Internet access doesn’t just cost more in Northern San Luis Obispo County—it’s also slower.
A San Luis Obispo Council of Governments (SLOCOG) report released at the beginning of April found that the urban areas of SLO County meet the minimum speeds for the federal definition of broadband internet, “while moving away from the urban areas into the rural area shows diminishing speeds.”
The northern regions of the county are also falling short of the California Speed Standard, which is higher than the federal broadband definition.
“The majority of blocks in the Central and South County meet the California Standard, while only the urban areas in the North Coast and North County meet the standard,” the report stated.
Connecting to the internet is also more expensive the farther north a resident lives in SLO County. According to the SLOCOG report, broadband internet plans in South County ZIP codes start at $29.99, while plans in the North County start at $55 to $69.99, and parts of the North Coast are as high as $165.
Connectivity challenges were on full display during an April 5 Paso Robles City Council meeting, when the meeting’s livestream went dark—ironically, during a staff presentation about broadband.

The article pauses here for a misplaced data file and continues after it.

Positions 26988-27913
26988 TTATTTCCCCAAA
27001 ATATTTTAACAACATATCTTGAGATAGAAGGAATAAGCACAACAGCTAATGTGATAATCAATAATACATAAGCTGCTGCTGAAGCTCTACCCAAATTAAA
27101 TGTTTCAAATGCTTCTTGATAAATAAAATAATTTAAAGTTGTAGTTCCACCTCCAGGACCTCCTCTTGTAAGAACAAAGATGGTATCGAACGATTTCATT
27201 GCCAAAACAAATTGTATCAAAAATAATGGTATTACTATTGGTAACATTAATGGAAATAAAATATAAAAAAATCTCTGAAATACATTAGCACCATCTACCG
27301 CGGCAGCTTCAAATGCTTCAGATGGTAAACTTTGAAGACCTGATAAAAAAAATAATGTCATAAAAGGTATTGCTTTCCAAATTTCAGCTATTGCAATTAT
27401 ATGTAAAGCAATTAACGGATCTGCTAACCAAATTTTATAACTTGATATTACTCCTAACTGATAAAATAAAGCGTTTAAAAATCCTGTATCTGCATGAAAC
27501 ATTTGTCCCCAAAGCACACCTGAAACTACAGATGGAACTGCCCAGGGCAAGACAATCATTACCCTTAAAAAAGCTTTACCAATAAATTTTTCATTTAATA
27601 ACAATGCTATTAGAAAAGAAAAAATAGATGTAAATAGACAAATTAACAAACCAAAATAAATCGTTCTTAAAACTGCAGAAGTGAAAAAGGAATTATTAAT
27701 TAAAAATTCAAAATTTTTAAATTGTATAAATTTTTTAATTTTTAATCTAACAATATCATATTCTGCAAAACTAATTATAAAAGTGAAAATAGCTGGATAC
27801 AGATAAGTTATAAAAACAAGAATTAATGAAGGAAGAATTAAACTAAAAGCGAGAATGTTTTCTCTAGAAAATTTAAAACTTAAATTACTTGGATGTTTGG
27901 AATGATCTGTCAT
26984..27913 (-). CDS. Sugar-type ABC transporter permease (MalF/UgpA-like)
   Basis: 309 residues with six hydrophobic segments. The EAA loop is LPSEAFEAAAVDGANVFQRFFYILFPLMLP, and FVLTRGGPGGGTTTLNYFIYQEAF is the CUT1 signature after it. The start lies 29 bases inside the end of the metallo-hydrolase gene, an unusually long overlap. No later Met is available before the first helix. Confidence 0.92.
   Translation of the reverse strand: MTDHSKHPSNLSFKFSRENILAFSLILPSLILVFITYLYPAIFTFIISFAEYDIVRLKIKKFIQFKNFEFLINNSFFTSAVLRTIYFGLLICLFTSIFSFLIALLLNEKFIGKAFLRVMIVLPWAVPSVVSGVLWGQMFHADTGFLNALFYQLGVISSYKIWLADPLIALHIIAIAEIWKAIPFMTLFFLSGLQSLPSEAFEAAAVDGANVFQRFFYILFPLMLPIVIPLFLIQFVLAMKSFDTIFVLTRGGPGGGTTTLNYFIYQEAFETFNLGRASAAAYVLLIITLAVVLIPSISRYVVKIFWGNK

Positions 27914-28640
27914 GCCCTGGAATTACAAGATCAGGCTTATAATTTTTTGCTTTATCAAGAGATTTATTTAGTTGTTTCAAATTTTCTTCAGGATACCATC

The cities of Paso Robles and Atascadero are working together to create a joint Broadband Strategic Plan, a partnership that the Paso Robles City Council unanimously formalized at its April 5 meeting. Atascadero’s City Council is slated to vote on the same item next week.
Both cities will contribute funds toward creating the plan, which Paso Robles Economic Development Manager Paul Sloan said will bolster the cities’ chances of securing state and federal funding.
A Broadband Strategic Plan would provide what Sloan called “gap analysis.” This means “knowing where services are and aren’t, knowing the speeds, so we know the needs specifically,” he told New Times. “When we do make an ask, state and federal funding [sources] would be very interested to have an actual concrete plan in place, because we know what we’re asking for.”
Economically speaking, Sloan said, internet access is more important than ever, given how many people now work from home. The pandemic also paved the way for telemedicine, he added, which elderly populations in particular rely on.
“We don’t want to exacerbate the digital divide,” Sloan said. “It’s not just about the economic side of it, but it’s making sure that kids, families, everybody has access to it.”
In February, the SLOCOG Board voted to develop a Broadband Action Plan for the entire SLO County region. Sloan said the North County plan would welcome collaboration with other partners.
“There are indeed other [broadband] conversations going on,” Sloan said. “That’s great, and if at some point they align, that’s fantastic. Every community may have different sets of priorities, but I believe broadband is something that, at some level, is important to every community.” Δ